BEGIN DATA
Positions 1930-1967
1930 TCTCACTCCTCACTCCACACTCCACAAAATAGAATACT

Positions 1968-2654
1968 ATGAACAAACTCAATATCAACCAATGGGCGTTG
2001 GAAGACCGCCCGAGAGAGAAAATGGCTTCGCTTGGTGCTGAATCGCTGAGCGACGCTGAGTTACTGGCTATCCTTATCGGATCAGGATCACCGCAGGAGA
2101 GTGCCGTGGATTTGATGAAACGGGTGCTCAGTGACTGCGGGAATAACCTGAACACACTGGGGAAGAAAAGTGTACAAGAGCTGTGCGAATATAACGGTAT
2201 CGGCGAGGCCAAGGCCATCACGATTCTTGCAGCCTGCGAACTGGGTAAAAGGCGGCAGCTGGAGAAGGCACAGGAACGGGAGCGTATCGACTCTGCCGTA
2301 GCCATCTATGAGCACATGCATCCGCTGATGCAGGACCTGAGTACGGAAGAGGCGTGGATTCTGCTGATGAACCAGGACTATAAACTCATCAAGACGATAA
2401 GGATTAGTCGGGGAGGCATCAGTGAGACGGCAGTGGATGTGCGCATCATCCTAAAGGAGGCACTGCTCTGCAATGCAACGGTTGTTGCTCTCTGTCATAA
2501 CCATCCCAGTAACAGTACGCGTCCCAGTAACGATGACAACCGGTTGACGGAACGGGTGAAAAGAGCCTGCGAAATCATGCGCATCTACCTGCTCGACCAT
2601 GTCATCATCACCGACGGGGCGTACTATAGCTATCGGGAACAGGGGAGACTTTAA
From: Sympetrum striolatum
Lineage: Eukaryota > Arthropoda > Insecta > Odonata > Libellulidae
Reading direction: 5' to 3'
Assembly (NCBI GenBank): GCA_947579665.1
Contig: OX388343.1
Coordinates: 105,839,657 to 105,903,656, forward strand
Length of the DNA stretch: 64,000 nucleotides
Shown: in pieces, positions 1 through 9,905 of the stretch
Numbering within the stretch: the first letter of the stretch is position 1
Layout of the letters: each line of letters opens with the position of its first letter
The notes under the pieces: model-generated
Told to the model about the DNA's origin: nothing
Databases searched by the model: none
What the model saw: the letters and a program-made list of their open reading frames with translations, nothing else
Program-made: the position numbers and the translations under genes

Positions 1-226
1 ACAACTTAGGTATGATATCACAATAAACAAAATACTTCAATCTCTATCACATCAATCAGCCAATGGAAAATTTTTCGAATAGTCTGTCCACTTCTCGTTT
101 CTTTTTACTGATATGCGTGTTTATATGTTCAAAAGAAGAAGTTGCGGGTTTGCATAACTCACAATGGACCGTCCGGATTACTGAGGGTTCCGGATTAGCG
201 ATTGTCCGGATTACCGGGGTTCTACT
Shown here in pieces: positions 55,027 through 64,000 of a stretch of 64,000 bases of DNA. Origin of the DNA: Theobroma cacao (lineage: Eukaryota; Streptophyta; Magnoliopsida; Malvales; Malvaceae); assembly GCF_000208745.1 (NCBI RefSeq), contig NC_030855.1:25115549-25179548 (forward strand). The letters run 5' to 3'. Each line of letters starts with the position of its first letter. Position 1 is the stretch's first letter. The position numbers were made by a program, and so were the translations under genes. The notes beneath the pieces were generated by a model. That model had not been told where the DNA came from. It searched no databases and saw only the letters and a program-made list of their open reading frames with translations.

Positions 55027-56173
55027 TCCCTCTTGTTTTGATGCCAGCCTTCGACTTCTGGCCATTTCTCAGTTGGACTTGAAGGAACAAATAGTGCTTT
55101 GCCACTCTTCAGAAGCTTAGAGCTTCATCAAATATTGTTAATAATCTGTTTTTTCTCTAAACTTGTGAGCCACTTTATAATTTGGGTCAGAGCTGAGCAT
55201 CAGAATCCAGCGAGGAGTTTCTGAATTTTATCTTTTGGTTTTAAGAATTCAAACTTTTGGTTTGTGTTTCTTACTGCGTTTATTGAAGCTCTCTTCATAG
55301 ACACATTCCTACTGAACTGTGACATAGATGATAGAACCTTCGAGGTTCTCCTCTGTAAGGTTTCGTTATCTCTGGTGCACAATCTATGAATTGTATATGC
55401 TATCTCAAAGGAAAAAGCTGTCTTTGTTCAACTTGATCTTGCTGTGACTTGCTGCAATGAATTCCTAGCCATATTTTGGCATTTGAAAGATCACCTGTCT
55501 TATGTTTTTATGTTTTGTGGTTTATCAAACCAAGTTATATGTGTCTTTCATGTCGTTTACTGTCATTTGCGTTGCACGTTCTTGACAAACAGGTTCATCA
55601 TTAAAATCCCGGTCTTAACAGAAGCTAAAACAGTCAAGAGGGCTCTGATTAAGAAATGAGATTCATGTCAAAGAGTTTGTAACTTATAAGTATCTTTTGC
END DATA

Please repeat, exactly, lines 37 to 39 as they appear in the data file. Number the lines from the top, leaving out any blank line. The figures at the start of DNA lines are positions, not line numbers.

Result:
55401 TATCTCAAAGGAAAAAGCTGTCTTTGTTCAACTTGATCTTGCTGTGACTTGCTGCAATGAATTCCTAGCCATATTTTGGCATTTGAAAGATCACCTGTCT
55501 TATGTTTTTATGTTTTGTGGTTTATCAAACCAAGTTATATGTGTCTTTCATGTCGTTTACTGTCATTTGCGTTGCACGTTCTTGACAAACAGGTTCATCA
55601 TTAAAATCCCGGTCTTAACAGAAGCTAAAACAGTCAAGAGGGCTCTGATTAAGAAATGAGATTCATGTCAAAGAGTTTGTAACTTATAAGTATCTTTTGC